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Tipsheet

California's Medical Misinformation Law Struck Down

AP Photo/Damian Dovarganes

So far, California has shown to be turning an even deeper corner in 2023. On January 1, several far-left laws went into effect. The state also made headlines last week, as Matt covered, for its new tax policies. There has, however, been some relief. Perhaps one of those most worrisome laws mentioned above included a law that punished physicians for so-called medical misinformation about COVID-19, which was blocked late last week.

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According to a report from Reuters' Brendan Pierson:

Senior U.S. District Judge William Shubb in Sacramento ruled on Wednesday that Assembly Bill 2098, which was signed last October by California Governor Gavin Newsom, a Democrat, was too vague for doctors to know what kind of statements might put them at risk of being penalized."COVID-19 is a quickly evolving area of science that in many aspects eludes consensus," he wrote.

The preliminary order means that the law cannot be enforced while Shubb hears two lawsuits brought against the law shortly after its passage last year - one by a group of five doctors, and another by a doctor and two advocacy groups including Robert F. Kennedy Jr's Children's Health Defense, which has long promoted false information about standard childhood vaccines.

The law, known as Assembly Bill 2098, which was signed into law last October, required medical licensing boards in the state to take disciplinary action against physicians who were involved in so-called "dissemination or misinformation or disinformation" related to COVID-19.

Doctors found violating the law wouldn't just be faced with a slap on the wrist. A report from The New York Time's Steven Lee Myers noted that expanding medical licensing boards in such a way "could lead to a suspension or revocation of a doctor’s license to practice in the state."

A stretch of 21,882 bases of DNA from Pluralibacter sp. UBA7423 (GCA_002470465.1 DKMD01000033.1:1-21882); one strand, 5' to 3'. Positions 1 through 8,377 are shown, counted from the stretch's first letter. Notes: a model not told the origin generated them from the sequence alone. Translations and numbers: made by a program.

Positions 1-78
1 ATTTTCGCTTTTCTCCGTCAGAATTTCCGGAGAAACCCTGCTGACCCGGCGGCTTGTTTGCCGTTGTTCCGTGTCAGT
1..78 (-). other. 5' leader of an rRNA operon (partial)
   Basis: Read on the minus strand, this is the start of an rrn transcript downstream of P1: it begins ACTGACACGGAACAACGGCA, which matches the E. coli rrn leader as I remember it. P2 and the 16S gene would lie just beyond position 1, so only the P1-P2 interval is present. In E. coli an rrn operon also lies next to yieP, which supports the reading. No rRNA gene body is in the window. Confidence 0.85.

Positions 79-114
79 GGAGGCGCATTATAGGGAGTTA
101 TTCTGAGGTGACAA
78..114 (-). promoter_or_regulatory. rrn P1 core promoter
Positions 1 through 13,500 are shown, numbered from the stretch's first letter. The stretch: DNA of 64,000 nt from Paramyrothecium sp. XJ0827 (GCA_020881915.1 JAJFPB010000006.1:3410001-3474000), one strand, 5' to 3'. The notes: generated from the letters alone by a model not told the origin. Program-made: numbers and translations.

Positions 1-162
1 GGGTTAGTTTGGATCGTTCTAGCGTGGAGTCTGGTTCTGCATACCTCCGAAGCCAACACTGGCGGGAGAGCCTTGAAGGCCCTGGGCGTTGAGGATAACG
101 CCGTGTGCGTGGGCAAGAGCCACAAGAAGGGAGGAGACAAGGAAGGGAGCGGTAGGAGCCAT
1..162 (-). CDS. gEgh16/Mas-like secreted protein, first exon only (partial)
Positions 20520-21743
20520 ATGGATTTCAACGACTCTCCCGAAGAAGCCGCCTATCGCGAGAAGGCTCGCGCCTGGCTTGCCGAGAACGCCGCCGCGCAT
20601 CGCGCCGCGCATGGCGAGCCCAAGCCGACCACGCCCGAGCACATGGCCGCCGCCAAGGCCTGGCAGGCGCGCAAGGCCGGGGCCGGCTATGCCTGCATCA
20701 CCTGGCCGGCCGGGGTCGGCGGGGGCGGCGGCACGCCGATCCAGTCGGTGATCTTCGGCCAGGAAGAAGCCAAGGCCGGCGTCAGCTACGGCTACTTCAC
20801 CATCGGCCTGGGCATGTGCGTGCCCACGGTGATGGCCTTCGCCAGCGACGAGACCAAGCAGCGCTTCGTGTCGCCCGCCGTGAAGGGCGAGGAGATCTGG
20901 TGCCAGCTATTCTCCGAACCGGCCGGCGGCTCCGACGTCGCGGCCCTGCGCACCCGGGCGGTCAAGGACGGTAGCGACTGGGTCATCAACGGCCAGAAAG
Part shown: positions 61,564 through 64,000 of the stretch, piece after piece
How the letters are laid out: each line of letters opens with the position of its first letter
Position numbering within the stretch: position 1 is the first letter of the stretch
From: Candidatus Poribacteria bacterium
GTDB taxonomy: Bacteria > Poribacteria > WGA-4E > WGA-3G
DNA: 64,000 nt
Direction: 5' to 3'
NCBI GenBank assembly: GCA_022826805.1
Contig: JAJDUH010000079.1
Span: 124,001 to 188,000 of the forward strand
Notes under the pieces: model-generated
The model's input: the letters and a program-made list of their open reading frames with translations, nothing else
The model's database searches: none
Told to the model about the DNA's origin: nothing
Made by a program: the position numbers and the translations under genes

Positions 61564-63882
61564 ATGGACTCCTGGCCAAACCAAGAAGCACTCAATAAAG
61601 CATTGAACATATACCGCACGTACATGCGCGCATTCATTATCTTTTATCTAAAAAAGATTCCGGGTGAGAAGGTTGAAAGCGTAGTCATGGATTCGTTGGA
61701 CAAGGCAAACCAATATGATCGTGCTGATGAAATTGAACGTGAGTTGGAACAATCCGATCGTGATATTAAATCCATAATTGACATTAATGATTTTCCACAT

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As Pierson's report mentioned, that misinformation was defined as "false information that is contradicted by contemporary scientific consensus contrary to the standard of care."

The law certainly had chilling effects on free speech, as Jacob Sullum highlighted in a column from last November, but it also did not provide enough clarity as to what could get doctors into trouble.

Pierson’s report also added statements from those blasting this aspect of the law:

"This Act is a blatant attempt to silence doctors whose views, though based on thorough scientific research, deviate from the government-approved 'party line,'" said Greg Dolin of the New Civil Liberties Alliance, a lawyer for the doctors, in a statement. "At no point has the State of California been able to articulate the line between permissible and impermissible speech."

The doctors said in their lawsuit that the law gave them no way to know what was "contemporary scientific consensus," and violated their right to free speech under the First Amendment of the U.S. Constitution.

The American Civil Liberties Union filed briefs supporting the plaintiffs in both cases, saying that while the state did have the power to punish doctors for spreading harmful false information, AB 2098 was a "blunt instrument" that went too far.

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Senior U.S. District Judge William Shubb granted a preliminary junction on the law, which is blocked while he considers lawsuits challenging it on free speech grounds. 

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